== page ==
A just-completed US trial has found the Pfizer-BioNTech’s COVID-19 vaccine is effective in children ages 12 – 15.
Per The Guardian, the trial yielded results that the age group “well-tolerated” the shots. Though already approved for those 16 and above, the new research allows for younger groups to assume normal classroom activity before the 2021-2022 academic year.
The study, which must receive final approval from the USA’s FDA, trialed the drug amongst 2,260 12-15-year-olds. Half received the vaccine and the other half a placebo. Amongst the 2,260, 0 cases were found from the 1,131 who received the vaccine. From the placebo group, 18 cases were found from 1,129 people. Side effects were like those in the 16-25 age group. These include injection-site pain, headaches, fever, and fatigue.
What comes next?
Next comes vaccine trials for even younger children, which began last week. This includes babies, toddlers, and those as young as six months. Aside from Pfizer being effective, other manufacturers are trialing their respective shots with children. Oxford University and AstraZeneca have been researching its effects on children age 6 – 17. Moderna has begun a trial assessing their effectiveness in those six months to 12 years.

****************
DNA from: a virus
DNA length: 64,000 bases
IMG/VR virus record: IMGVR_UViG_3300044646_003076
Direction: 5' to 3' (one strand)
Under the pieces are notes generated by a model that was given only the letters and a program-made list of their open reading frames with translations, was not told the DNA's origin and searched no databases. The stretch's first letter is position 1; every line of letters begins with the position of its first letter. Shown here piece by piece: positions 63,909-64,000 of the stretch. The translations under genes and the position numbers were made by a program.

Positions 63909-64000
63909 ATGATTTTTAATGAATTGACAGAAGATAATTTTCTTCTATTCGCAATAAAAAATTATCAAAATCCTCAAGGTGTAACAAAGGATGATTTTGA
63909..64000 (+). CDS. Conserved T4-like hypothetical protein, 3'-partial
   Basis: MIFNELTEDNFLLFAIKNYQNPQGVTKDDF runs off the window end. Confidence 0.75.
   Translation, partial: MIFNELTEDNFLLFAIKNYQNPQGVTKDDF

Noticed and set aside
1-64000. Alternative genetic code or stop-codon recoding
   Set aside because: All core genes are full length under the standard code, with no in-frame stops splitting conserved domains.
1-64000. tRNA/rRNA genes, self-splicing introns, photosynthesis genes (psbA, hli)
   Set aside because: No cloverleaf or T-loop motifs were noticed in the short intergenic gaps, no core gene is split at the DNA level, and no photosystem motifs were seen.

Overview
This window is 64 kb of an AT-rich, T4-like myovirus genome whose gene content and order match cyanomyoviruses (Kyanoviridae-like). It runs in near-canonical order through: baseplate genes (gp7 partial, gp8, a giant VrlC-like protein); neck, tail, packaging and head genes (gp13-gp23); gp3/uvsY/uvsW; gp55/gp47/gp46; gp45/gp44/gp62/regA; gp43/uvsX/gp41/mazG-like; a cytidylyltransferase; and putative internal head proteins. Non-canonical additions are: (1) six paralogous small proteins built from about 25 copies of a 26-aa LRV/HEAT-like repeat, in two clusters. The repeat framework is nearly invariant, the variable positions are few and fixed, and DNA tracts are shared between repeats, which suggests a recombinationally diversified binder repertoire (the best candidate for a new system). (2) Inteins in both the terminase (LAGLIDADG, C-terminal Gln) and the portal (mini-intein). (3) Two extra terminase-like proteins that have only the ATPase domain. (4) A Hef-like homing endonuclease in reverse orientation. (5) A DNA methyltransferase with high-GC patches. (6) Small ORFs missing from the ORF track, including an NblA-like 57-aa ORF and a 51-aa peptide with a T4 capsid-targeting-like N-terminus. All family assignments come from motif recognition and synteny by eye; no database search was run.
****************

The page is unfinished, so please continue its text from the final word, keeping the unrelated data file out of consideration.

In response to the reasoning behind vaccinating such young children, Bristol University professor of pediatrics at Adam Finn says: “The questions that come up is why does that make sense for children given that they very rarely get seriously ill with Covid? I think the best answer to that question is that they all stand to benefit if we can keep schools functioning as they suffer disproportionately from the suspension of their normal educational and social activities.”
What do you think about children, pre-teens, and teenagers receiving the COVID-19 vaccine? There is no word yet on the Netherlands’ official stance. As is when any vaccine option will be available to the age group. In the current Dutch school system, high schools are still on remote learning, with secondary schools open for selective in-person learning.